NOT FOR PUBLICATION
D.C. No. 4:14-cv-01920-JSW MEMORANDUM Appeal from the United States District Court for the Northern District of California
Jeffrey S. White, District Judge, Presiding Argued and Submitted October 16, 2017 San Francisco, California Before: HAWKINS and W. FLETCHER, Circuit Judges, and KRONSTADT, District Judge.
This disposition is not appropriate for publication and is not precedent except as provided by Ninth Circuit Rule 36-3.
The Honorable John A. Kronstadt, United States District Judge for the Central District of California, sitting by designation. --------
Audencio Maldonado ("Petitioner") appeals the denial of his petition for writ of habeas corpus pursuant to 28 U.S.C. § 2254. The district court concluded that the petition was time-barred. We have jurisdiction pursuant to 28 U.S.C. §§ 1291 and 2253, and affirm.
The determinative issue on appeal is whether, due to Petitioner's claimed mental impairment, the limitations period should have been tolled for at least five years and two months between when his judgment of conviction in the Santa Clara County Superior Court ("Superior Court") became final and when the initial habeas petition was filed there. To establish such equitable tolling, Petitioner must satisfy a two-part test. First, he must show that his impairment was so severe that he "was unable rationally or factually to personally understand the need to timely file" the petition or that his mental impairment "rendered him unable personally to prepare a habeas petition and effectuate its filing." Bills v. Clark, 628 F.3d 1092, 1100 (9th Cir. 2010). Second, he must show that he acted with "diligence in pursuing the claims to the extent he could understand them, but that the mental impairment made it impossible to meet the filing deadline under the totality of the circumstances, including reasonably available access to assistance." Id. (citing Holland v. Florida, 560 U.S. 631, 648 (2010)).
The district court found that Petitioner failed to demonstrate that he was severely impaired at any time during the period between July 6, 2007, when the judgment became final, and September 11, 2013, when the first petition was filed in the Superior Court. The district court also found that Petitioner failed to exercise reasonable diligence in filing the petition.
There was no clear error in the finding of the district court as to Petitioner's mental capacity. The record includes the following evidence that supports that determination: (1) a transcript of Petitioner's plea colloquy, where neither the judge nor Petitioner's counsel raised concerns as to his mental state at that time, and, assisted by a Spanish language interpreter, Petitioner answered numerous yes-or-no questions before the judge determined that Petitioner understood the nature of the charges and the consequences of his plea and voluntarily and knowingly had waived certain rights; (2) the police report prepared with respect to the charged conduct, which described Petitioner's contemporaneous instruction to a witness who discovered him with the victim "not to tell" and his later admission that "he would have preferred to do what he did to adult women," reflecting that Petitioner "understood that what he had done was wrong"; (3) the presentence report indicating Petitioner had been diagnosed with depressive disorder, for which medication had been prescribed, and was "currently considered stable"; (4) July 2007 prison records stating that Petitioner met the "criteria for inclusion in the MH [Mental Health] Treatment Population, and has a recommended level of care of CCCMS," see Lemire v. Cal. Dep't of Corrections & Rehabilitation, 726 F.3d 1062, 1069 (9th Cir. 2013) (noting "CCCMS is the lowest level of care in the State's prison mental health delivery system, and is designed to provide a level of care equivalent to that received by non-incarcerated patients through outpatient psychiatric treatment"); (5) several coherent written requests submitted by the Petitioner to prison administrators for accommodations allegedly required by the Americans with Disabilities Act ("ADA"), 42 U.S.C. §§ 12101 et seq.; and (6) several motions Petitioner brought in the Superior Court prior to filing the habeas petition there.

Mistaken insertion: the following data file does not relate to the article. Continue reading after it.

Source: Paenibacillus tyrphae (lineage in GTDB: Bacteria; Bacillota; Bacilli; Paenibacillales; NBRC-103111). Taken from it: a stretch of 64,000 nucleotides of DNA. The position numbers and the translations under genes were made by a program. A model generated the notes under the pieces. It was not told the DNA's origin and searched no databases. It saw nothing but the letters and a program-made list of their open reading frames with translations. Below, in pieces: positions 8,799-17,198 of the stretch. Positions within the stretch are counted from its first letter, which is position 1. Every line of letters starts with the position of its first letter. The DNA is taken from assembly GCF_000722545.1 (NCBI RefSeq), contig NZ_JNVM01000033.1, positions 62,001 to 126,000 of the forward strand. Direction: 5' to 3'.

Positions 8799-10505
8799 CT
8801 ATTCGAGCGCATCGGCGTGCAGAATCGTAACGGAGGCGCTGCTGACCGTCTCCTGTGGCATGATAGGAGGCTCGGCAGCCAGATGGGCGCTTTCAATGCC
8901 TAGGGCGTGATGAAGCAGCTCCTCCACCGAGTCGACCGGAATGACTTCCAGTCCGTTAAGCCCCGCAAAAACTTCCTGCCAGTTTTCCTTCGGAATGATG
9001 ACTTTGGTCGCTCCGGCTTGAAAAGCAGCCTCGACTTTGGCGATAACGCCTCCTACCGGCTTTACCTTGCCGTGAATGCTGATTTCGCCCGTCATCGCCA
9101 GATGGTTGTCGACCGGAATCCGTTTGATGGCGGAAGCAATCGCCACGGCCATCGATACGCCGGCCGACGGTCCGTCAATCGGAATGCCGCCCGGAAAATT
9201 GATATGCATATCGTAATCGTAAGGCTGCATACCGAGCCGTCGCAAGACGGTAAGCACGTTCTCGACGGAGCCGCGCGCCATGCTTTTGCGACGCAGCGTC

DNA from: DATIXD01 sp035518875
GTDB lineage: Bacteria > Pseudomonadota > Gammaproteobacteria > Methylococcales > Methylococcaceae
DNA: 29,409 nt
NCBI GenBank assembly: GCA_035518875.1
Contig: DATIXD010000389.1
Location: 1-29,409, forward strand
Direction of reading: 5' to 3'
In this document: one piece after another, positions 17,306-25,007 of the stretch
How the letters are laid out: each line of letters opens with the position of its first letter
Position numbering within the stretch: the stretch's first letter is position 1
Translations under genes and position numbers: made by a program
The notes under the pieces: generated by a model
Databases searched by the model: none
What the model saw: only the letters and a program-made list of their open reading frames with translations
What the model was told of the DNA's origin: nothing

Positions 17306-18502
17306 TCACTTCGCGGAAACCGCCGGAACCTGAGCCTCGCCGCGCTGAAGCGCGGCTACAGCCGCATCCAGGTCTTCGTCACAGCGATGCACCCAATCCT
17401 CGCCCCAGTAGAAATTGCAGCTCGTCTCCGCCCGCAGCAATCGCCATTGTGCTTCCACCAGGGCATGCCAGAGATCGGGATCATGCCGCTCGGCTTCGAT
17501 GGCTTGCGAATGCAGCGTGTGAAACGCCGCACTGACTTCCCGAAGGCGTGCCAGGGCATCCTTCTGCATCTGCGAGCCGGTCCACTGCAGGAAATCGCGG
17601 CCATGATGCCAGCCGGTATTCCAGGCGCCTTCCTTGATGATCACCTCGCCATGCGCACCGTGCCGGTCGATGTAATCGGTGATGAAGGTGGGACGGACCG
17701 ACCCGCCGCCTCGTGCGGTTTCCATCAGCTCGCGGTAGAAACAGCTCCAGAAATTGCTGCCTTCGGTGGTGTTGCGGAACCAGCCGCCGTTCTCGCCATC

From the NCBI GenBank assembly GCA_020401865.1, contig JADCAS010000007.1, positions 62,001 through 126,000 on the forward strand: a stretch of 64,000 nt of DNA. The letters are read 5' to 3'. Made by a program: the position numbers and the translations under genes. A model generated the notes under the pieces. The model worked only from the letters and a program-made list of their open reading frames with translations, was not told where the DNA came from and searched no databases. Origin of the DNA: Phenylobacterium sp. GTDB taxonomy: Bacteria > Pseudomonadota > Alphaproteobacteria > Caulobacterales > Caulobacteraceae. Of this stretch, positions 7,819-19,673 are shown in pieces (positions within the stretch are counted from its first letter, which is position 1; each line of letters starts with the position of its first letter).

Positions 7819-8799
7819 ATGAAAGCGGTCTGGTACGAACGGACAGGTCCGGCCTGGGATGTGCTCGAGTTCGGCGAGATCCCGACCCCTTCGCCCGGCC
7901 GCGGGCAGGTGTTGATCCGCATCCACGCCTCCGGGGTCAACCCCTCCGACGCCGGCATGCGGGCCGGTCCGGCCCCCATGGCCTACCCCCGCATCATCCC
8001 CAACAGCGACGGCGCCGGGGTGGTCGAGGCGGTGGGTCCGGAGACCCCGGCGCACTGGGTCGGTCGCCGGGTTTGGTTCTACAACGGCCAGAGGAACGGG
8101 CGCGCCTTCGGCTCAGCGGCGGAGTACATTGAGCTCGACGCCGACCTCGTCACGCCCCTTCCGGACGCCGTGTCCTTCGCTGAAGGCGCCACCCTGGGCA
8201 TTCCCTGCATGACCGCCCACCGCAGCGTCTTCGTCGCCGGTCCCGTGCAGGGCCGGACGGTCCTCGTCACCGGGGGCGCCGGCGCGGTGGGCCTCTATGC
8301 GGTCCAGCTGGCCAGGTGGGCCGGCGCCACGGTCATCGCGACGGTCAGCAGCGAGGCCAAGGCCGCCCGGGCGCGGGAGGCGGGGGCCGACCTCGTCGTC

The principal contrary evidence introduced by Petitioner was: (1) statements made by another inmate with no psychiatric expertise, claiming Petitioner had the mental capacity of a ten-year old child; and (2) Petitioner's statements to the police at the time of his arrest that he was "not well mentally since a motorcycle accident," and "it was the devil that got into him and made him do it."
Reviewed collectively, the evidence confirms that there was no clear error in the determination by the district court as to Petitioner's mental capacity. Accordingly, the district court correctly concluded that Petitioner did not meet his burden to establish equitable tolling.
Petitioner also failed to demonstrate that he acted diligently. Petitioner has not presented any evidence that, during the first year of the limitations period, he was unsuccessful in obtaining assistance comparable to what he received in 2012. Nor did he explain why he subsequently had the ability to advance his many ADA claims, but not file a habeas petition.